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Mi’kmaw women celebrate National Ribbon Skirt Day as a day of empowerment

Some Mi’kmaw women will mark National Ribbon Skirt Day by encouraging children to take pride in and wear cultural items like ribbon skirts.  

Thursday is National Ribbon Skirt Day, a day to encourage Indigenous women, girls and 2SLGBTQ people to wear their traditional regalia. 

Haley Bernard, principal of Pictou Landing First Nation School, 135 kilometres northeast of Halifax, said the school will have a display case telling the story of Isabella Kulak, who inspired the day, and provide staff with a short video about ribbon skirts.

“I really want my kids to be proud of who they are wherever they go, so when they leave our school, I want them to know and feel comfortable being Mi’kmaw, being a L’nu,” said Bernard, who is L’nu from Pictou Landing First Nation.

L’nu is the Mi’kmaw word for Indigenous.

Kulak attended a “formal day” in December 2020 at her school in Kamsack, Sask., in a ribbon skirt, and a school staff member told her she should have worn something more formal. Kulak’s dad told CBC News she felt shame after the incident.

The school district later apologized to the family and to the Cote First Nation for the remark.

Kulak’s story sparked an outcry and global support and on the first day back to school after the holidays — Jan. 4, 2021 —  a march was held to walk Isabella to school, with people wearing their ribbon skirts and ribbon shirts.

A bill was passed by Parliament in December 2022 to recognize Jan. 4 as National Ribbon Skirt Day.

Girls move around the school auditorium in brightly coloured dresses with loose ribbons and tassels.
Children wearing regalia like ribbon skirts learn to dance the ko’jua, a Mi’kmaw traditional dance, at a mawi’omi in Lennox Island First Nation on Prince Edward Island in December. (Nicola MacLeod/CBC)

Bernard said she keeps a ribbon skirt closet of four extra skirts in case students don’t have one to wear. In the last couple years, the school has provided ribbon skirts and shirts to over 30 students.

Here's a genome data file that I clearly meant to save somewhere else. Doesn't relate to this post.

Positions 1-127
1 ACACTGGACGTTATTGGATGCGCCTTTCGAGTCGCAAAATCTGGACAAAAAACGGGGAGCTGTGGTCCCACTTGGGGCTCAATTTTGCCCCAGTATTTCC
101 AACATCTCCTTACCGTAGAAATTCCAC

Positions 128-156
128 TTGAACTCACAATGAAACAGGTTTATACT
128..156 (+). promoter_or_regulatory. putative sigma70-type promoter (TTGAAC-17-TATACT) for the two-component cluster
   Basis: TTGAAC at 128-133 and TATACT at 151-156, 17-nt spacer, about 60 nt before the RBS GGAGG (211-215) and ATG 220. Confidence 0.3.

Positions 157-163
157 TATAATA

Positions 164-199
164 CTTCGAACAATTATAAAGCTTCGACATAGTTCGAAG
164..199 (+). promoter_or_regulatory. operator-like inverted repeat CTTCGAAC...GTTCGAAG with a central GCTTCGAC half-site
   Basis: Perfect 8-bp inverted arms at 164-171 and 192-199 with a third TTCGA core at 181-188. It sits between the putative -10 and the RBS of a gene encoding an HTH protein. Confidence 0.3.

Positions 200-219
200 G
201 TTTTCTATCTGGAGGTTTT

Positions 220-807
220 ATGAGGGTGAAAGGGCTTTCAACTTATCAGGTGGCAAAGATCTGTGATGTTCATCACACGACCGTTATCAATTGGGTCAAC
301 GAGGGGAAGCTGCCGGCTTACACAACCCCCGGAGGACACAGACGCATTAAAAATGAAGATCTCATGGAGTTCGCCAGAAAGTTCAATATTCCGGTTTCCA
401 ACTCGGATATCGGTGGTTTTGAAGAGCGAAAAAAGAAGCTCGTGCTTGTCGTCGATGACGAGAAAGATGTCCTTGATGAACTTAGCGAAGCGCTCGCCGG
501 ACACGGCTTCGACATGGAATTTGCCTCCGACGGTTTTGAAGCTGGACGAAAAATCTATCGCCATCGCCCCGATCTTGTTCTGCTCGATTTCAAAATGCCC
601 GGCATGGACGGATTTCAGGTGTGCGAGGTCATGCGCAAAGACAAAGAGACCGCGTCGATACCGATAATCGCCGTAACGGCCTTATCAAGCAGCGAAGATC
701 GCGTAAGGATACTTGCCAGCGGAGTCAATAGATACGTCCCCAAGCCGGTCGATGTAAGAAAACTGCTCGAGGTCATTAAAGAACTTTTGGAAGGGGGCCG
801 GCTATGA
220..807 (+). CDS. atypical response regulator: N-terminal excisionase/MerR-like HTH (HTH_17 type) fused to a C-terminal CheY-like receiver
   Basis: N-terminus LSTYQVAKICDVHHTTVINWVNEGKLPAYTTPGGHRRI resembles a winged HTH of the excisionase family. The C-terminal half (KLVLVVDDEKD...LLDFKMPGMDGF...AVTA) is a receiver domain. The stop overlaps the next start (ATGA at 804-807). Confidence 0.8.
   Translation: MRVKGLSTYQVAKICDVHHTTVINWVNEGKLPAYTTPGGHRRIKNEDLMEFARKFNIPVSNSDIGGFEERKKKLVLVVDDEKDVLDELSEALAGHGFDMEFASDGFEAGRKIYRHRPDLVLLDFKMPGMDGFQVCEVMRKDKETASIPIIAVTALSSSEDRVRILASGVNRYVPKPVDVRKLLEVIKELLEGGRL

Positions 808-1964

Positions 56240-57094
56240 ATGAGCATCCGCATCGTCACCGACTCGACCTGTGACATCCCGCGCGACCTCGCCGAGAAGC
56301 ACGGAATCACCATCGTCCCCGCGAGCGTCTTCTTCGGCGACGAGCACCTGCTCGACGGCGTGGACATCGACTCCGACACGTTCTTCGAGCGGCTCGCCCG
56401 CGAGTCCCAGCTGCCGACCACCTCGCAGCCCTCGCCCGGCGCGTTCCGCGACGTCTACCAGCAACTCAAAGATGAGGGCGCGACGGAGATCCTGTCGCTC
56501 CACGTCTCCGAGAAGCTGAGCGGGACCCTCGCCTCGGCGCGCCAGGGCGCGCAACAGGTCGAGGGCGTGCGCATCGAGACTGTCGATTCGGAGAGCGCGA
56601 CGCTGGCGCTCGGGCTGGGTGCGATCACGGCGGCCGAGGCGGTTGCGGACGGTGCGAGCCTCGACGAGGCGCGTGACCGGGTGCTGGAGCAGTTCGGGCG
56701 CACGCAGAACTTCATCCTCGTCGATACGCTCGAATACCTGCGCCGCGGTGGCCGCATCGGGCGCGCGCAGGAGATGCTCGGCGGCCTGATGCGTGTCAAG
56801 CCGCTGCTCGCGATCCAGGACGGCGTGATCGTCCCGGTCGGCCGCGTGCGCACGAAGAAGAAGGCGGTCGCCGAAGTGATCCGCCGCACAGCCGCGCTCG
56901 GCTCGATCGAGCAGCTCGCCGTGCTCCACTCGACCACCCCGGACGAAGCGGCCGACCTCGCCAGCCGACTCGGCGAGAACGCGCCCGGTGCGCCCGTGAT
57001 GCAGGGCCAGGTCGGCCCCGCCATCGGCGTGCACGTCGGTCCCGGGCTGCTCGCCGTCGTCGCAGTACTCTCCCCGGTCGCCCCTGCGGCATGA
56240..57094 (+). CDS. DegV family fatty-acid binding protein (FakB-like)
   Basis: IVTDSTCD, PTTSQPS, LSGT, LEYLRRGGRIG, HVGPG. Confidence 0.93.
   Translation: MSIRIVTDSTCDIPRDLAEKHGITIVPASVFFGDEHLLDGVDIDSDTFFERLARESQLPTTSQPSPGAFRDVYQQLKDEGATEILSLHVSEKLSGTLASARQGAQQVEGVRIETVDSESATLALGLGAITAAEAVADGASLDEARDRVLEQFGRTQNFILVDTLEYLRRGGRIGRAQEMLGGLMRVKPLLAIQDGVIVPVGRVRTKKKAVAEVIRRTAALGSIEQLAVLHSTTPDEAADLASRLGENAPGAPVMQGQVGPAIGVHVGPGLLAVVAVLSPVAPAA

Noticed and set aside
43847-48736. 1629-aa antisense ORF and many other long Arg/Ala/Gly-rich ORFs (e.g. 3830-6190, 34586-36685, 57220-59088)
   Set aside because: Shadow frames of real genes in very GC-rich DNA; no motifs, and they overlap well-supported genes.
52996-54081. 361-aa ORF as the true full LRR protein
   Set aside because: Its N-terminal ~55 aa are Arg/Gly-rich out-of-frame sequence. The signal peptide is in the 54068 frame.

Bernard said she also encourages staff to wear their regalia.

“I think when they see adults wearing it, ‘They’re like, hey, I want that,'” said Bernard. 

Rebecca LaBillois from Ugpi’ganjig (Eel River Bar First Nation), about 250 kilometres north of Moncton, is co-ordinating National Ribbon Skirt Day celebrations in her community. 

They’re planning to have drumming, medicine bag making, ceremony, colouring and lessons on ribbon skirts and the matriarch circle. 

An Indigenous woman wearing a ribbon skirt and an eagle wing.
Rebecca LaBillois is helping to organize National Ribbon Skirt Day celebrations in Ugpi’ganjig (Eel River Bar First Nation). (Jacques Poitras/CBC)

 For LaBillois, a ribbon skirt symbolizes empowerment and the responsibility women have.

“It has both a political and spiritual significance,” said LaBillois, culture and language co-ordinator for the Eel River Bar education department.

“When you see those ribbon skirts that people are wearing, that means we’re still here. Look at us, look at our beautiful nation.”

She said she was moved by Kulak’s story because she has two granddaughters and wants them to always be proud of who they are.

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